OMA launches world-first policy to limit the public’s exposure to discretionary food and drinks

The out-of-home (OOH) industry has united through the Outdoor Media Association (OMA) to take a stand against obesity in Australia by reducing the public’s exposure to discretionary food and drinks.

The policy will see OOH signs within a 150 metre sightline of a school be restricted with what messaging they can carry in a bid to meet community expectations and support the government in helping Australians make healthier choices.

The outdoor industry has come together on a new world-first policy

OMA CEO Charmaine Moldrich told Mumbrella the policy isn’t about banning anything, it’s about changing the way products are advertised.

“[The outdoor industry] is an industry that’s genuinely interested in what we can do to make a difference and I think this policy is the start of something really important,” said Moldrich.

“One of the things the OOH industry has been exemplary in is working with the board to come up with community-based policy. About 12 years ago, we came up with our placement policy, that was a voluntary policy outside of the self-regulatory framework, because there were community concerns about alcohol advertising.

“This is all predicated on a sense that we’re in the public space and that’s a privilege that’s afforded to us, and therefore we should have our ear to the ground to community and public concerns and respond to them. This policy is the next part of that response.”

As well as reviewing the type of advertising that is placed around schools, the industry will also donate up to $3m each year to promote healthy diets and lifestyle choices on its signs. This was an important step, said Moldrich, to ensure the policy was not ‘tokenistic’.

“What we want to do with the $3m campaign is to see how we can positively affect change.

“We know this is a very complex issue, it’s not something where you can say ‘Oh we’ll do this and there will be a change’. It needs to be systematic, it needs to be ongoing. We’re a drop in the ocean, but we are taking that first step,” said Moldrich.

The policy features include:

  • Discretionary food and drink product advertising to be restricted from areas within 150m of a primary or secondary school in Australia.
  • Food and drink advertising to be based on Australian Dietary Guidelines and the Australian Health Star Rating system.
  • $3 million of advertising space across Australia every year donated to feature targeted advertising campaigns supporting healthy diet and lifestyle choices.
  • Full creative support from the OOH industry to create efficacious and meaningful campaigns that will reach the targeted audience.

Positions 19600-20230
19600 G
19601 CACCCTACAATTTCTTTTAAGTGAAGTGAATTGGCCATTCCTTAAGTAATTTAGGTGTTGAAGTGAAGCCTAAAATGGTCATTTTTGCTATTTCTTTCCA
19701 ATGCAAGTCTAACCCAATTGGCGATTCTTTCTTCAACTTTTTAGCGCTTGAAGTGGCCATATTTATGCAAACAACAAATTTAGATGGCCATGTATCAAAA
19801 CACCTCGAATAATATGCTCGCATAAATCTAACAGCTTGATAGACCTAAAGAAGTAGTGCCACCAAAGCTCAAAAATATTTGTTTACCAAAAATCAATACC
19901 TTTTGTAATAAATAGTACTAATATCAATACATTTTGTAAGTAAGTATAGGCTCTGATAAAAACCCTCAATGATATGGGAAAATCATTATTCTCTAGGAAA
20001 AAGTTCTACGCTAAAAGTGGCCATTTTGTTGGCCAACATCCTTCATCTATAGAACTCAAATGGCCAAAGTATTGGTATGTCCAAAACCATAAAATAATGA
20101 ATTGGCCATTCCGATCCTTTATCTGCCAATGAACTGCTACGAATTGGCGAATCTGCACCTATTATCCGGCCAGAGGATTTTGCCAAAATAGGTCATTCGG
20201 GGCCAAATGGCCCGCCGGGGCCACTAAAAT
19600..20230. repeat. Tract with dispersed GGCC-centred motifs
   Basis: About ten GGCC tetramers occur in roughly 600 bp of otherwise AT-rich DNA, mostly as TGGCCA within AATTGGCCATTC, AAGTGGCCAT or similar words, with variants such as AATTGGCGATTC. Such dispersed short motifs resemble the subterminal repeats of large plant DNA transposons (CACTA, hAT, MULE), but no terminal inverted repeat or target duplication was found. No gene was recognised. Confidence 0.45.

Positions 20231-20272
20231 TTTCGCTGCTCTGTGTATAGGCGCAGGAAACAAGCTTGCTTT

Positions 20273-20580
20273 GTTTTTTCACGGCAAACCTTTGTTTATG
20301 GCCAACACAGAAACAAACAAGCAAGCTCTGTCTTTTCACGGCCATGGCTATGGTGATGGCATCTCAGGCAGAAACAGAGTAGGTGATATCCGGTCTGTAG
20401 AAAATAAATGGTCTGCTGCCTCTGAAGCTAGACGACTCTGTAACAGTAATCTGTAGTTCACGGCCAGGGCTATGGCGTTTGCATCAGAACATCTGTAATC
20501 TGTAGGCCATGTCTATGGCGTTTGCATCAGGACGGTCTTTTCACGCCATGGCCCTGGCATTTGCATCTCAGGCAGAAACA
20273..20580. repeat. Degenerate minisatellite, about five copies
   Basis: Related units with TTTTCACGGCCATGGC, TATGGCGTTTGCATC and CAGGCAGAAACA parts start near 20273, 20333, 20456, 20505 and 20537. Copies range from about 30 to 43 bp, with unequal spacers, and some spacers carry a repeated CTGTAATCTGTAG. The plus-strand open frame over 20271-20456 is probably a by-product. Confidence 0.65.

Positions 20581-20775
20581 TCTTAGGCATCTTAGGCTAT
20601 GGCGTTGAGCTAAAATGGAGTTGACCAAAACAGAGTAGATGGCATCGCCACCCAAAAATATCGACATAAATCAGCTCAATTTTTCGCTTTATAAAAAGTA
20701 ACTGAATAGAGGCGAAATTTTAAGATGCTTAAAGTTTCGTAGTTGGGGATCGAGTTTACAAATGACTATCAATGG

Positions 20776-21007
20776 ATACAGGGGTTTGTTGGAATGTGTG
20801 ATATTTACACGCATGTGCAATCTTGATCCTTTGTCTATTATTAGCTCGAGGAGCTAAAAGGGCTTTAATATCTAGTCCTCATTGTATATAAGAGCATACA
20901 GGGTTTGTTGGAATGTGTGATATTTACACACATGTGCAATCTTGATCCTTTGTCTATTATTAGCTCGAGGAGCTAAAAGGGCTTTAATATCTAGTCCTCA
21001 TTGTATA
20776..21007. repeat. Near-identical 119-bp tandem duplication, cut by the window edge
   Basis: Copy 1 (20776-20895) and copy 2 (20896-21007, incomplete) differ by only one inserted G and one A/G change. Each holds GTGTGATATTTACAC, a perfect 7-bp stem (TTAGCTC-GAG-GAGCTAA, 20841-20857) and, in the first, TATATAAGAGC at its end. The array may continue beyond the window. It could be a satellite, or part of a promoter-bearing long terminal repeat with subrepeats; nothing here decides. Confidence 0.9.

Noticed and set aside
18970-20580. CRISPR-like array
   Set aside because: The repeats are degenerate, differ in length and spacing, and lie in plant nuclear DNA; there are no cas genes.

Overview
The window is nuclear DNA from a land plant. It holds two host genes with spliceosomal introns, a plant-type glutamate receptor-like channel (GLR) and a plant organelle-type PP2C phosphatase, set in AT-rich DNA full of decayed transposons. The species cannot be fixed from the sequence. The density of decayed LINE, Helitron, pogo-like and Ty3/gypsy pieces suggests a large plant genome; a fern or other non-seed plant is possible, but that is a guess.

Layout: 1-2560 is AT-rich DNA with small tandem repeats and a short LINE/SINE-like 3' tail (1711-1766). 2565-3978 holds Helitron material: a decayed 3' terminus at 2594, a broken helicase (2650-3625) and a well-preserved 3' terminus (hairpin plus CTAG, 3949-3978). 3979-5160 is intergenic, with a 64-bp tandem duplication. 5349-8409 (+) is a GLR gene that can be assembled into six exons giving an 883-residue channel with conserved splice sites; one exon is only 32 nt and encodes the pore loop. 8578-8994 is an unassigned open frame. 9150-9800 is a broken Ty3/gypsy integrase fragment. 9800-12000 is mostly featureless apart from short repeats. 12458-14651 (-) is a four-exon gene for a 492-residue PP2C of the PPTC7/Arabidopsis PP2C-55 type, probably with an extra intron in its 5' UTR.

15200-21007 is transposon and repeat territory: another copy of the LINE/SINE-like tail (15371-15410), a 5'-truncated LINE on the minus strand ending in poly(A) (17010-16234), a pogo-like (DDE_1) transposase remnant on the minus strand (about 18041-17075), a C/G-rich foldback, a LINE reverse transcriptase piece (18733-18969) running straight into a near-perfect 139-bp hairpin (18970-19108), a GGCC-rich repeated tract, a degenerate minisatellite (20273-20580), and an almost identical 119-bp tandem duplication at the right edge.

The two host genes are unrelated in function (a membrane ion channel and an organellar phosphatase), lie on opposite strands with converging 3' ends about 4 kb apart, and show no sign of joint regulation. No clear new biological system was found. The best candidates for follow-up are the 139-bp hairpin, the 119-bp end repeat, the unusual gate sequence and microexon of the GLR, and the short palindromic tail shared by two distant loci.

• Compliance monitoring of the national restrictions with annual reports provided to state and federal governments.
  • Annual meetings to be held with key industry stakeholders and health promotion experts to assess the implementation and efficacy of the restrictions and the educational programs.

According to the OMA, the 150m distance is based on the maximum viewing distance of signs. While talking about maximum distance, there are two concepts to at play: ‘readability’ and ‘visibility’. ‘Readability’ identifies the distance within which the advertisements are readable, while ‘visibility’ identifies the distance within which the images shown are able to attract the human eye’s attention, even if the images are not perfectly identifiable.

Both international and Australian research demonstrates that, even for the largest signs, the maximum distance for readability is 140m. Building a buffer zone around schools of 150m is the most effective way to ensure that signs are not legible from school grounds, the OMA said.

Moldrich said the outdoor industry is dedicated to doing what it can to give back

“Almost one in four children is overweight or obese and this complex problem requires a comprehensive set of policies and programs to help Australians lead healthier lives,” said Moldrich.

“The OOH industry is proud to take a leadership position with the world’s first industry-backed, national restriction policy for discretionary food on outdoor advertising. As experts in advertising, we want to use the power of OOH to make a real difference.”

The OMA has consulted with the Australian Food & Grocery Council (AFGC), the Australian Association of National Advertisers (AANA), the Cancer Council, Diabetes Australia and the Heart Foundation on the new policy.

John Broome, CEO of the AANA said: “Advocating high ethical and professional standards across Australia’s marketing community is at the centre of the AANA’s work and we support the Outdoor industry’s approach to discretionary food and drink advertising.”

The OOH industry also runs a number of community-based campaigns, including Look Up, a National Missing Persons Week campaign which has been ongoing for over a decade, and a two-year partnership with Drinkwise.

“One of the things we are also aware of in that community space, because we’ve been running these campaigns, is that that kind of behaviour or social; change is something that out of home does really well. We’ve been testing through our Drinkwise campaign and our Look Up campaign and what we’ve seen is a huge uplift of communities saying yes we saw it and yes we’re doing something about it,” said Moldrich.

The OMA National Health and Wellbeing Policy will come to effect on 1 July, 2020. Visit for the relevant materials and processes.


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